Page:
James Joyce, Ulysses, Calypso, Leopold Bloom, Moses, Judaism

Is Leopold Bloom Jewish?

It is odd that the creator of the most outstanding Jew in modern literature did not at that time know any of the Jewish community in Dublin. – Padraic Colum, p. 56, Our Friend James Joyce

Yes. Only a foreigner would do. The Jews were foreigners in Dublin at that time. There was no hostility towards them. But contempt, the contempt that people always show towards the unknown. – James Joyce, in the New York Times

It is a truth universally acknowledged that James Joyce’s modernist epic Ulysses tells the story of a Jewish Dubliner named Leopold Bloom. So famously Jewish, in fact, that Mel Brooks borrowed the name for the peevish accountant in The Producers. I say this because the title of this post may seem absurd on its face. “Of course Bloom is Jewish!” you may be scoffing. Before you turn to another blog, hear me out. Is Dublin’s most famous Jew not really Jewish?

Bloom’s father Rudolph was a Hungarian Jew, so most of the Jewish references swimming around Bloom’s mind have their origins in childhood memories of him. Jewishness is matrilineal, however, and Bloom’s mother, Ellen (née Higgins) was not Jewish. There is some speculation among folks who are given to speculate about such things that Ellen’s father, Julius Higgins, was also a Hungarian Jew and therefore Leopold is ¾ Jewish, though this is not explicitly backed up in the text of Ulysses. We know little about Julius Higgins other than that he was born Karoly. While this is a common Hungarian name, it doesn’t necessarily make him Jewish.  Regardless, even if Julius had been devoutly Jewish, his status alone wouldn’t factor into whether Leopold or Ellen were Jewish as he was a father and not a mother.

Continue reading “Is Leopold Bloom Jewish?”

James Joyce, Ulysses, Calypso, Leopold Bloom, kidney

Agendath Netaim

He took a page up from the pile of cut sheets: the model farm at Kinnereth on the lakeshore of Tiberias. Can become ideal winter sanatorium. Moses Montefiore. I thought he was. Farmhouse, wall round it, blurred cattle cropping. He held the page from him: interesting: read it nearer, the title, the blurred cropping cattle, the page rustling.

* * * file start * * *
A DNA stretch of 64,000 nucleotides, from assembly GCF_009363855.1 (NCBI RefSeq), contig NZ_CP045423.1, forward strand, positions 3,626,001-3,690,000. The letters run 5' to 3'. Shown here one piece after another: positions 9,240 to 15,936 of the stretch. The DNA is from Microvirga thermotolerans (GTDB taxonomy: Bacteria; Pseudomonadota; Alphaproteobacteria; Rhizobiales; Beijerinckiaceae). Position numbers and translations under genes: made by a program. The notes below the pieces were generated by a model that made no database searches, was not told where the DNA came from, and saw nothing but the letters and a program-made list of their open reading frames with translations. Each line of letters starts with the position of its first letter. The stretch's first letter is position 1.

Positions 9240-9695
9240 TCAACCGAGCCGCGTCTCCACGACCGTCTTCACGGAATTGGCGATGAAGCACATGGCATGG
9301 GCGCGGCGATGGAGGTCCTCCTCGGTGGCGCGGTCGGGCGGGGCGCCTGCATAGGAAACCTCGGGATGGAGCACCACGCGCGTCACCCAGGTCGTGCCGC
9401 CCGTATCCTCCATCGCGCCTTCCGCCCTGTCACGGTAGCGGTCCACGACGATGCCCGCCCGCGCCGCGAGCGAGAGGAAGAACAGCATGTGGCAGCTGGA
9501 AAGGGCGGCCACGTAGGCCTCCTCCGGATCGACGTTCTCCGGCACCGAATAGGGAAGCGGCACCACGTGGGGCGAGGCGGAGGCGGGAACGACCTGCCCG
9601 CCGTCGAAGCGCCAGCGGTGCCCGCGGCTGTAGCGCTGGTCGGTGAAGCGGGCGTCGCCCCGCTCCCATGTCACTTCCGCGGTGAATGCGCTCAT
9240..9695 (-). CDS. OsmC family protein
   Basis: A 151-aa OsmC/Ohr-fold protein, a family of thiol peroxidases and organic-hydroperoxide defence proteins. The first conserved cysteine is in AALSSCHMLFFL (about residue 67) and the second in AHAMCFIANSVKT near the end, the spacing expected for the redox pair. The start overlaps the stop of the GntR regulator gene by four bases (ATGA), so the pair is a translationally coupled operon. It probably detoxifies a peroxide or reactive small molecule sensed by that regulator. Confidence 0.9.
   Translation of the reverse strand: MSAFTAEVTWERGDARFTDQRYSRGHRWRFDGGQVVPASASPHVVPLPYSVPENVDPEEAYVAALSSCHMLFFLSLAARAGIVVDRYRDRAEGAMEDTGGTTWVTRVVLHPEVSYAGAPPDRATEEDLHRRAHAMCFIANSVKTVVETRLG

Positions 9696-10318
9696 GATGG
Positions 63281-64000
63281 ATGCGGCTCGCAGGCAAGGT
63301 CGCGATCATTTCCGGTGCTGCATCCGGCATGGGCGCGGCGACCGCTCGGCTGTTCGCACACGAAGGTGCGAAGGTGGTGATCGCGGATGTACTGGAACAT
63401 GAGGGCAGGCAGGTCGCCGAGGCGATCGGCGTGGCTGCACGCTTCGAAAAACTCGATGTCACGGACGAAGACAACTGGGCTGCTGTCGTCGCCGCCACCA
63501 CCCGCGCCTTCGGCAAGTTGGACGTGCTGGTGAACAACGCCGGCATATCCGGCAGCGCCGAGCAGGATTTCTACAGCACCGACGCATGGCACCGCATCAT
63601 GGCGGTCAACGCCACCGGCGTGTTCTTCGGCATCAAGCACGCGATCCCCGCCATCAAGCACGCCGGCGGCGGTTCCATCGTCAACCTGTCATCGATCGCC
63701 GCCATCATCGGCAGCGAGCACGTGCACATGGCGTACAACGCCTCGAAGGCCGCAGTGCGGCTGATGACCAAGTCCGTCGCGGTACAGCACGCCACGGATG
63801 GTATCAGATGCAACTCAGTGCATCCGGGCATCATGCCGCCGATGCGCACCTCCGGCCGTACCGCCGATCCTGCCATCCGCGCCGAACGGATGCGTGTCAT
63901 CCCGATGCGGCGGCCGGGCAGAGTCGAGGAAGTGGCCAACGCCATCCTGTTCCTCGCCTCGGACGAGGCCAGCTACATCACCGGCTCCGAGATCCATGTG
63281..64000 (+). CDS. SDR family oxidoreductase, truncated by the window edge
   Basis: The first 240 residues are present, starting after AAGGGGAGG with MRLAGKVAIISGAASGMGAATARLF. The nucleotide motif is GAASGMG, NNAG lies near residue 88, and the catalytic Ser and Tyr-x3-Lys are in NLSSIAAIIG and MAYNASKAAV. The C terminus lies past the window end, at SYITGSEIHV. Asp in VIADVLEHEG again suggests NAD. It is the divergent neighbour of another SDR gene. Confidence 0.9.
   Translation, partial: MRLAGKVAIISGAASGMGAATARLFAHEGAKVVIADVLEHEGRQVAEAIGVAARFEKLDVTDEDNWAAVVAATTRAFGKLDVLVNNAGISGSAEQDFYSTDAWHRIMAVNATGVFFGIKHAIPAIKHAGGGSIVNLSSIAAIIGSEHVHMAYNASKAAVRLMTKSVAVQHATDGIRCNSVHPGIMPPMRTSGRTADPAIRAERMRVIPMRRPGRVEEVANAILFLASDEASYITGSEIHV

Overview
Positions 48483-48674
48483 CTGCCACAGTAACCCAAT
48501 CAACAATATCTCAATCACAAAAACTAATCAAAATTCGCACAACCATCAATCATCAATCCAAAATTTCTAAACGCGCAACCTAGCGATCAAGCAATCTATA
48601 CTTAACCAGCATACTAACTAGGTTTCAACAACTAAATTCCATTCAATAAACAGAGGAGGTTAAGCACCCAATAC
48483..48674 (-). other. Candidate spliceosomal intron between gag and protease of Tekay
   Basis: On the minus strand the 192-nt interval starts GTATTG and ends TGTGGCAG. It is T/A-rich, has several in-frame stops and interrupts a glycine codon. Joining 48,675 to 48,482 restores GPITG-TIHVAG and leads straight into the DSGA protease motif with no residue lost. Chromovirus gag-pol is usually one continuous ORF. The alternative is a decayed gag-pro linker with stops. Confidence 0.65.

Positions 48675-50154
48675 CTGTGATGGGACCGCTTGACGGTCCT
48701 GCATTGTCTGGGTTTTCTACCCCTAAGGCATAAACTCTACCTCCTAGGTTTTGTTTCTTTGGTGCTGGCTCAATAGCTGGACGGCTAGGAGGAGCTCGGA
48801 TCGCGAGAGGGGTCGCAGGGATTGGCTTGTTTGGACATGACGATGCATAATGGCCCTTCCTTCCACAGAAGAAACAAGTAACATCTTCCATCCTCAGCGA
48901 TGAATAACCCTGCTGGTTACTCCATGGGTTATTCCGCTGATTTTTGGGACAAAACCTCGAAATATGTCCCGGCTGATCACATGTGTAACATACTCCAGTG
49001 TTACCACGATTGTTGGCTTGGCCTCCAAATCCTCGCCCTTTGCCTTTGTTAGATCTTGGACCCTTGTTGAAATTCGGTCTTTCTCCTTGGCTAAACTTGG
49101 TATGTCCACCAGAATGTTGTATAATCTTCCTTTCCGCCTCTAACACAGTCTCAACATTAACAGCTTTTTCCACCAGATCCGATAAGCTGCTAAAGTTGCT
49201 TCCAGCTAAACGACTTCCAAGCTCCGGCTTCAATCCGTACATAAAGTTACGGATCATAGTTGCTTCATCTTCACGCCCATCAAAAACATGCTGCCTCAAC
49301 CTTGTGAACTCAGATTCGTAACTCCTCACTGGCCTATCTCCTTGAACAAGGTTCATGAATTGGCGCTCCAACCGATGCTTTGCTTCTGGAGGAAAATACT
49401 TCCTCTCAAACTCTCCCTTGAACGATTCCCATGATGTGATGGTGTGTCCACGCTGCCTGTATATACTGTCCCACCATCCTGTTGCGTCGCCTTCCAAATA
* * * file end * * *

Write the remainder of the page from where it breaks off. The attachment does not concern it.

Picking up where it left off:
The cited passages appear mainly on pgs. 59-60 of Ulysses (1990 Vintage International Edition). 

Sometimes all a man needs is a nice pork kidney to start his day.

Leopold Bloom is endeavoring to do just this in “Calypso,” Ulysses’ fourth episode. Our hero has nipped around the corner from his house to buy the last pork kidney from Mr. Dlugacz, a porkbutcher and fellow Hungarian Jew. This encounter highlights just how tepid Bloom’s Judaism is – he’s opting for a decidedly un-kosher breakfast treat while ogling the “moving hams” of a stout cleaning woman. To reign in his lust while waiting in line, Bloom picks up a pamphlet for Agendath Netaim, a Zionist “planter’s company” offering to sell plots of land in Palestine to be planted with citrus trees and other crops. The Zionist movement encouraged the Jewish diaspora to settle in Palestine in order to create a Jewish homeland, eventually (spoiler alert) culminating in the foundation of the state of Israel in 1948. Bloom reads the pamphlet with interest, but given the casual nature of his Judaism, does it stir a longing in him for a Promised Land far to the East? 

Continue reading “Agendath Netaim”